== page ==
5. 2 or more MC – penalty next lower
Effect of Mitigating and Aggravating
Circumstances
• Circumstances which arise from
– The moral attributes of the offender
• evident premeditation v passion and obfuscation
– From his private relations with the offended party
• family as an alternative circumstance
– From any other personal cause
• Minor ora recidivist
• Serve to aggravate or mitigate the liability of the
principals, accomplices and accessories as to
whom such circumstances are attendant
Effect of Mitigating and Aggravating
Circumstances
• Circumstances which consist
– In the material execution of the act
• A was not present when B killed C with treachery
– In the means employed to accomplish it
• A did not know B will poison C
• …Shall serve to aggravate the liability of those
persons only who had knowledge of them at the
time of the execution of the act or their
cooperation therein
• (Reyes says it is impossible to conceive mitigating circumstances relating
to the commission of the crime that does not apply to all defendants)
Effect of Aggravating and Qualifying
Circumstances
• Not taken into account to increase penalty:
– ACs which in themselves constitute a crime
• “by means of fire” (art. 14 par. 12) in arson
• “by derailment of a locomotive” (art. 14 par. 12) in
“damages and obstruction to means of communication” (art.
330)
– ACs which are included by law in defining a crime
• robbery in the dwelling of the offended party
• Abuse of confidence in qualified theft with grave abuse of
confidence
• Poison in murder
– ACs inherent in the crime
• Evident premeditation in robbery and theft
Effect of Aggravating Circumstances
• When maximum penalty shall be imposed
– When in the commission of the crime, advantage
was taken by the offender of his public position
– If the offense was committed by any person who
belongs to an organized/syndicated crime group
INDETERMINATE SENTENCE LAW
INDETERMINATE SENTENCE LAW

1. IF penalty is provided by Special Law – Min


and Maximum, within periods provided by
said law
INDETERMINATE SENTENCE LAW
2. If penalty provided for under RPC

– no MC, no AC RT; Max- RT medium


Min – within range of PM
-1 MC RT; Max – RT minimum
Min – within range of PM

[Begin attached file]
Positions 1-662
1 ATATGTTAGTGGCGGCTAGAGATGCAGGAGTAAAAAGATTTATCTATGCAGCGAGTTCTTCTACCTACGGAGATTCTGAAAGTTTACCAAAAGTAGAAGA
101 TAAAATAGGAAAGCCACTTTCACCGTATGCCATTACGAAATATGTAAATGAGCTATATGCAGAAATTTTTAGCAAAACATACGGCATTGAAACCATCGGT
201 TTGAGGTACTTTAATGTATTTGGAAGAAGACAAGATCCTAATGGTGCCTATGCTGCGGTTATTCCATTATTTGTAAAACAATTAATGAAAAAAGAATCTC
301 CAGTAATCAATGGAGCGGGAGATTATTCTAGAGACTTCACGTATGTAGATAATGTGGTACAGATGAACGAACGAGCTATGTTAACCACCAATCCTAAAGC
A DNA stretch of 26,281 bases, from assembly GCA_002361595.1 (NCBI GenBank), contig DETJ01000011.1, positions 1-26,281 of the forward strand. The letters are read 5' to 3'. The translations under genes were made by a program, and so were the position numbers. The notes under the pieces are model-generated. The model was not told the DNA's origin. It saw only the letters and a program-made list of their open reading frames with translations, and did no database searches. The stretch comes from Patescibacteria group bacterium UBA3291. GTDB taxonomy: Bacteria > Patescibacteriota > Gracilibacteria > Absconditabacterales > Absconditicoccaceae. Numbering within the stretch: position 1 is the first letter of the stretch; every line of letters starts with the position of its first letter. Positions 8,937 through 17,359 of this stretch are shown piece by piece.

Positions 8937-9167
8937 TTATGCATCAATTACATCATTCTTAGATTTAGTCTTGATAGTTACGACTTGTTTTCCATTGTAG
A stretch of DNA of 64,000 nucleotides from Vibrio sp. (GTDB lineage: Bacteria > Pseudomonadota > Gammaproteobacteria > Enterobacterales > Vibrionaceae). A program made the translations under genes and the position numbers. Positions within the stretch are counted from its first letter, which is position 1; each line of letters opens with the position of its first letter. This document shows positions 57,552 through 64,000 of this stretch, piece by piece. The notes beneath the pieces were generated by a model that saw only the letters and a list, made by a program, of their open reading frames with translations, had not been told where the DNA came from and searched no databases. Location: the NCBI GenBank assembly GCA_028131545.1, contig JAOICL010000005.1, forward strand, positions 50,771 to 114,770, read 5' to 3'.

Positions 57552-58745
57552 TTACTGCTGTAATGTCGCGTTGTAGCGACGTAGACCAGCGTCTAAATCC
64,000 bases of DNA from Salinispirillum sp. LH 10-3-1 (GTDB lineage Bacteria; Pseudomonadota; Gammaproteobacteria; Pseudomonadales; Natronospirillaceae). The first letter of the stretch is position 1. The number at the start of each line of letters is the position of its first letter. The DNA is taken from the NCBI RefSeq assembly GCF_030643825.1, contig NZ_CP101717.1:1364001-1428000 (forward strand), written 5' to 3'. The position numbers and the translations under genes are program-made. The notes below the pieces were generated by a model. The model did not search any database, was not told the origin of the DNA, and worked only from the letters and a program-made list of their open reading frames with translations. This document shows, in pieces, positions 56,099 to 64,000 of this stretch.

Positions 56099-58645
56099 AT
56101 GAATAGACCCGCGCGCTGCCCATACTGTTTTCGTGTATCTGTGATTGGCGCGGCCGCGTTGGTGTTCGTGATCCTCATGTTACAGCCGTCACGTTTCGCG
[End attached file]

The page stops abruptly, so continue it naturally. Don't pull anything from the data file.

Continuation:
- 1 AC RT; Max – RT maximum
Min – within range of PM
- MC & AC - offset
- Complex - Penalty for graver offense, maximum
- Minimum at penalty next lower
INDETERMINATE SENTENCE LAW
Not Applicable
• Unfavorable to the accused
• Treason, conspiracy or proposal to commit treason, piracy
Misprision of treason, rebellion, sedition or espionage
• Habitual delinquents
• Escaped from confinement
• Violated terms of conditional pardon
• Maximum term does not exceed one year
• Convicted prior to effectivity of law
• Destierro or suspension
• If offense is punishable by reclusion perpetua to death
Imposition of Fines
• Art. 66
• In imposing fines, the courts may fix any
amount within the limits established by law
• The court must consider:
– The mitigating and aggravating circumstances
– More particulary, the wealth or means of the
culprit
Imposition of Fines
• Wealth or means of culprit is main
consideration in fine
• Position and standing of accused considered
aggravating in gambling
• BUT mitigating and aggravating circumstances
are not disregarded
SPECIAL CASES
Crime Different from that Intended
• Art. 49: Penalty to be imposed when the
crime committed is different from that
intended
• Committed > Intended: max of intended
• Committed < Intended: max of committed
• If the act committed also constitutes an
attempt or frustration of another crime:
higher penalty for attempt or frustrated
– If attempted: maximum
Additional Penalty for Certain
Accessories
• Art. 58 Those accessories falling within the
terms of par. 3 art. 19 who should act with
abuse of their public functions,
• shall suffer the additional penalty of absolute
perpetual disqualification if the principal shall
be guilty of a grave felony,
• and that absolute temporary disqualification
if he shall be guilty of a less grave felony
Impossible Crime
• Art. 59
• Arresto mayor or a fine (200-500 Pesos)
• Basis:
– Social danger
– Degree of criminality
• What if impossible crime committed was a
light felony?
– Art. 59 covers only grave and less grave felonies
Effect of Habitual Delinquency
• Who is a habitual delinquent?
– Within a period of 10 years from the date of his
last release or last conviction of the ff:
• Serious or less serious physical injuries
• Robo (robbery)
• Hurto (theft)
• Estafa (swindling)
• Falsification
– He is found of any said crimes a third time or
oftener
• Habitual delinquency has the effect of
increasing the penalty and imposing an
additional penalty
Effects of Habitual Delinquency
Habitual Delinquency Recidivism
• Crimes are specified • Accused, on the date of
• 10 years from last trial, have been convicted
by final judgment of
conviction or release another crime within the
• 3 or more times same title of the Code